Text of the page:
Revival of biting satire by Pulitzer Prize winner Lynn Nottage at Signature.
By: Patrick Christiano
February 20, 2019: Lynn Nottage’s By the Way, Meet Vera Stark, a biting and astutely observed satire, by the two-time Pulitzer Prize winning playwright, is being revived for The Signature Theatre through March 10. In Vera Stark Nottage uses a captivating blend of parody, broad humor, academic wit, social comment and even drama, to create a biting satire on African American women in film. Her dazzling comedy, inspired by a small-time film actress, Theresa Harris, best known for her portrayals of maids, is grounded in layers of dense irony. Nottage wrote Vera Stark in between her two Pulitzer Prize winners, Ruined and Sweat, serious violent plays, and she is in top form, brilliantly playful.
Her hilarious story begins in Hollywood 1933 and follows Vera Stark, an African American maid, who becomes a film star during the Golden Age of Hollywood. Vera, played by Jessica Frances Dukes, just happens to be the maid to an aging film star, once Hollywood’s adored sweetie-pie, Gloria Mitchell, played by Jenni Barber. When the play begins the two women are in Gloria’s glamorous living room running lines from The Belle of New Orleans, a film intended for a major studio release that could possibly revive Gloria’s sagging career. Gloria has been asked to audition, but she is a reluctant mess relying on Vera’s steady and smart support.
In the first act while building the situation and characters, Nottage makes witty comments on the oppression of women in film skewing the widespread racism and sexism of the studio system, particularly when Vera and her colleagues “act out” stereotypical behavior just to get an audition to play a stereotypical “slave with lines.”
The ingenious second act jumps forward to 2003 where a group of scholars at a film seminar are looking back at Vera Stark’s long career. First, they are viewing a black-and-white film clip of Vera and Gloria from the now classic, The Belle of New Orleans, commenting on what they believe happened back in 1933. Then Nottage juxtaposes the real film clip with a clever theatrical device, a live reconstruction of a vintage 1973 TV talk show with the older Vera and Gloria, which the scholars stop and start to dissect with their pretentious insights.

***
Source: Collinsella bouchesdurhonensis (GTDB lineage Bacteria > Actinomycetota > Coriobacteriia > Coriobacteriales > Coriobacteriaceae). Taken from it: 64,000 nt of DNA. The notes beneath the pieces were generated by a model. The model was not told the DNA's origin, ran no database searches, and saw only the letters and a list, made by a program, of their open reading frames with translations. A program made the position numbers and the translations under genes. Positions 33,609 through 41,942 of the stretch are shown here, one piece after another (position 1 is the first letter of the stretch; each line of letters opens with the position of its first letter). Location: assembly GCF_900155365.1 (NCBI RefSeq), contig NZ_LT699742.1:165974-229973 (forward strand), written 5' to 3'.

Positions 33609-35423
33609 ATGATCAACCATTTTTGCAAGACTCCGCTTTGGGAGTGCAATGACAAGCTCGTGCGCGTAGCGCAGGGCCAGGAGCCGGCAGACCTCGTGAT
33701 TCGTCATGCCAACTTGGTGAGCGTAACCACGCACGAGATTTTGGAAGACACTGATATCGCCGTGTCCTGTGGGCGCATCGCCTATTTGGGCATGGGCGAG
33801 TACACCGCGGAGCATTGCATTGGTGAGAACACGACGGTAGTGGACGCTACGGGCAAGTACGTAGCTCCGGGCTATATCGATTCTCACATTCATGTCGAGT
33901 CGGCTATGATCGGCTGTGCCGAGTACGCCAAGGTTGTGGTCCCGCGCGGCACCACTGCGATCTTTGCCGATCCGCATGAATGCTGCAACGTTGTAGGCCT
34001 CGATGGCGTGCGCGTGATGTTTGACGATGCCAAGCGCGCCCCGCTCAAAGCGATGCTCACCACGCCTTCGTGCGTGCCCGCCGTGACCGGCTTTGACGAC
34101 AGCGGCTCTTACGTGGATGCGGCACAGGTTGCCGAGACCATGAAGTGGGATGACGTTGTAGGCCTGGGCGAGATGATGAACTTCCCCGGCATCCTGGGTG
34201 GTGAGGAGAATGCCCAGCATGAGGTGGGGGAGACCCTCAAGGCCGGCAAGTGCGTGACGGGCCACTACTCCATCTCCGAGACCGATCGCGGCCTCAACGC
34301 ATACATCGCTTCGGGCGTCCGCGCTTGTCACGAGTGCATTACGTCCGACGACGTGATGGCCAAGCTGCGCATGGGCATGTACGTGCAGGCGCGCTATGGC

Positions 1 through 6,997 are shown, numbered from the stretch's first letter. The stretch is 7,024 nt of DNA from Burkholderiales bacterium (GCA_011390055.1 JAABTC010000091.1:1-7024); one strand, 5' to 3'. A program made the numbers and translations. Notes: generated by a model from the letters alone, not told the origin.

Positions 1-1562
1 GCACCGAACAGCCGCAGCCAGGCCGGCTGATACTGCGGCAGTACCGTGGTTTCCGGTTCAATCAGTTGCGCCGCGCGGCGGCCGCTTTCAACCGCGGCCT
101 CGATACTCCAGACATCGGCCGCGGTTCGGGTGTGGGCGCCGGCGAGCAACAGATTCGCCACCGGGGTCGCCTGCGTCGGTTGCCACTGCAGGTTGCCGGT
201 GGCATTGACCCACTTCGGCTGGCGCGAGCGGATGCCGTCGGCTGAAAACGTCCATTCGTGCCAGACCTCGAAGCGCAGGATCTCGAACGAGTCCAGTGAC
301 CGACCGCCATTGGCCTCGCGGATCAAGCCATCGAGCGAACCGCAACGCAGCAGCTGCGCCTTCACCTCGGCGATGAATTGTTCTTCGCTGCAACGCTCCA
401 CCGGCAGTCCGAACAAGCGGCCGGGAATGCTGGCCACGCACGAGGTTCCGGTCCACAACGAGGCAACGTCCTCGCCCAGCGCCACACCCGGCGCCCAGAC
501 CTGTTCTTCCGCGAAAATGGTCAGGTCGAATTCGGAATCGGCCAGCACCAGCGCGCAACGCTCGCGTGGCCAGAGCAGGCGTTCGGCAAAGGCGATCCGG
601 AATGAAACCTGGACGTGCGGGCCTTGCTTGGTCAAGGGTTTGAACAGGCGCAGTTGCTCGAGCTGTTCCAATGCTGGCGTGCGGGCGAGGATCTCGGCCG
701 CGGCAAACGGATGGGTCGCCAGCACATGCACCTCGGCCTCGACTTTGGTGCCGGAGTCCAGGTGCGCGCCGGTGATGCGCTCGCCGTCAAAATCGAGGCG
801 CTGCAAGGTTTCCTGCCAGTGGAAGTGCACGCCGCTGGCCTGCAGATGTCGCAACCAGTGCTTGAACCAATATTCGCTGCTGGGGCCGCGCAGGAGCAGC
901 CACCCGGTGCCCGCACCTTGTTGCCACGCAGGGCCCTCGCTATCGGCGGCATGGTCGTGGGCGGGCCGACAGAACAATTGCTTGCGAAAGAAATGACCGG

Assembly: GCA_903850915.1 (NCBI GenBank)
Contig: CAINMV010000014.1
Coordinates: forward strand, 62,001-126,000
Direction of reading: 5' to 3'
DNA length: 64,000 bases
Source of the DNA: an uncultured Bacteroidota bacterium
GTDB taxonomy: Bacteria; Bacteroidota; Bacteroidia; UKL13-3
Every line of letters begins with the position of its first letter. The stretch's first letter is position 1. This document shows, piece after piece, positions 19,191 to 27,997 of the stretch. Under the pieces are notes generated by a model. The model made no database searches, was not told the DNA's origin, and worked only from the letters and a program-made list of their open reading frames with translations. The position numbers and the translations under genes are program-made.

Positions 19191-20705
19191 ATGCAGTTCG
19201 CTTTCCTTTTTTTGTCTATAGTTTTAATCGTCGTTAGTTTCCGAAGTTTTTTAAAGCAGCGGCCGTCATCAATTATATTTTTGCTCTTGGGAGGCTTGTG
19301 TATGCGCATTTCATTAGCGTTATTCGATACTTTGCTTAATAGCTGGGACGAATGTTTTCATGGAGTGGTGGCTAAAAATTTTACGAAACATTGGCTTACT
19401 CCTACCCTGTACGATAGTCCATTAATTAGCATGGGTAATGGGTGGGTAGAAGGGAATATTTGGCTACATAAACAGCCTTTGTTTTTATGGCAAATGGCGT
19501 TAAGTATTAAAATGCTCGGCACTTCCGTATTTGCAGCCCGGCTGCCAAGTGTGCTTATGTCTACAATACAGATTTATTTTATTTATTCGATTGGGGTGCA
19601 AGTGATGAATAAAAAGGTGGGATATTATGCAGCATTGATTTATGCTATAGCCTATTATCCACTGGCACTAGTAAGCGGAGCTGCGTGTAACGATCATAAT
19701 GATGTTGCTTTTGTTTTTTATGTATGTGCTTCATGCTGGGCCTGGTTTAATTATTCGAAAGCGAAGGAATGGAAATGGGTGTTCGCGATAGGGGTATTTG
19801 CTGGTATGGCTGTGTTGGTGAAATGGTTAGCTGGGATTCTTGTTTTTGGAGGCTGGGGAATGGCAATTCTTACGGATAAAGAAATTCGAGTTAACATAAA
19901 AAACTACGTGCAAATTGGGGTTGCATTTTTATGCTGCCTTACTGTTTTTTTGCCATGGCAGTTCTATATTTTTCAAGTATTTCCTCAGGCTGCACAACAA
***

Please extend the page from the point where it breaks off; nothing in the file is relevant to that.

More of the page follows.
The charming Jessica Frances Dukes makes Vera utterly believable with a strong colorful performance that sustains the character’s lively humanity. Jenni Barber is deliciously funny as the self-absorbed Gloria and the two women have nice chemistry and a special bond that is delightful to witness.
The supporting players are equally outstanding and so accomplished they could do anything. Heather Alicia Simms, Carra Patterson, Warner Miller, David Turner, and Manoel Felciano double up in very funny dual roles.
Kamilah Forbes’ uneven revival for the Signature is much broader than Jo Bonney’s original staging for Second Stage in 2011, and this becomes a problem. Going too broad with this comedy actually-dilutes the humor, especially in the second act when the action by the film scholars looking back at a 1973 TV talk show with Vera and Gloria, plays like sketch comedy.
The playwright’s highly theatrical concept requires a more delicate balance of rhythms and tones. Forbes’ broad staging brings out the play’s primary weakness, over-writing, and pushes segments, intended to be send-ups, into over the top mugging. I don’t think Nottage ever intended this to be farce.
Nonetheless, Nottage’s message about how artists, both black and white, must struggle and ultimately compromise themselves to secure work and remain successful in the film industry still comes through. Also resonant is a serious message about how African American women are depicted in the media, which seems to morph through the decades with one constant, we see what we want to see.
By the Way, Meet Vera Stark opened on February 19 and runs through March 10 at the Signature Theatre Company at the Pershing Square Signature Center, 480 W. 42nd St., NYC. Tue—Fri 7:30pm, Sat 2pm & 8pm, Sun 2pm & 7:30pm. Running time: two hours and 20 mins. including intermission. $35. (212) 244-7529. www.signaturetheatre.org.
Photography: Joan Marcus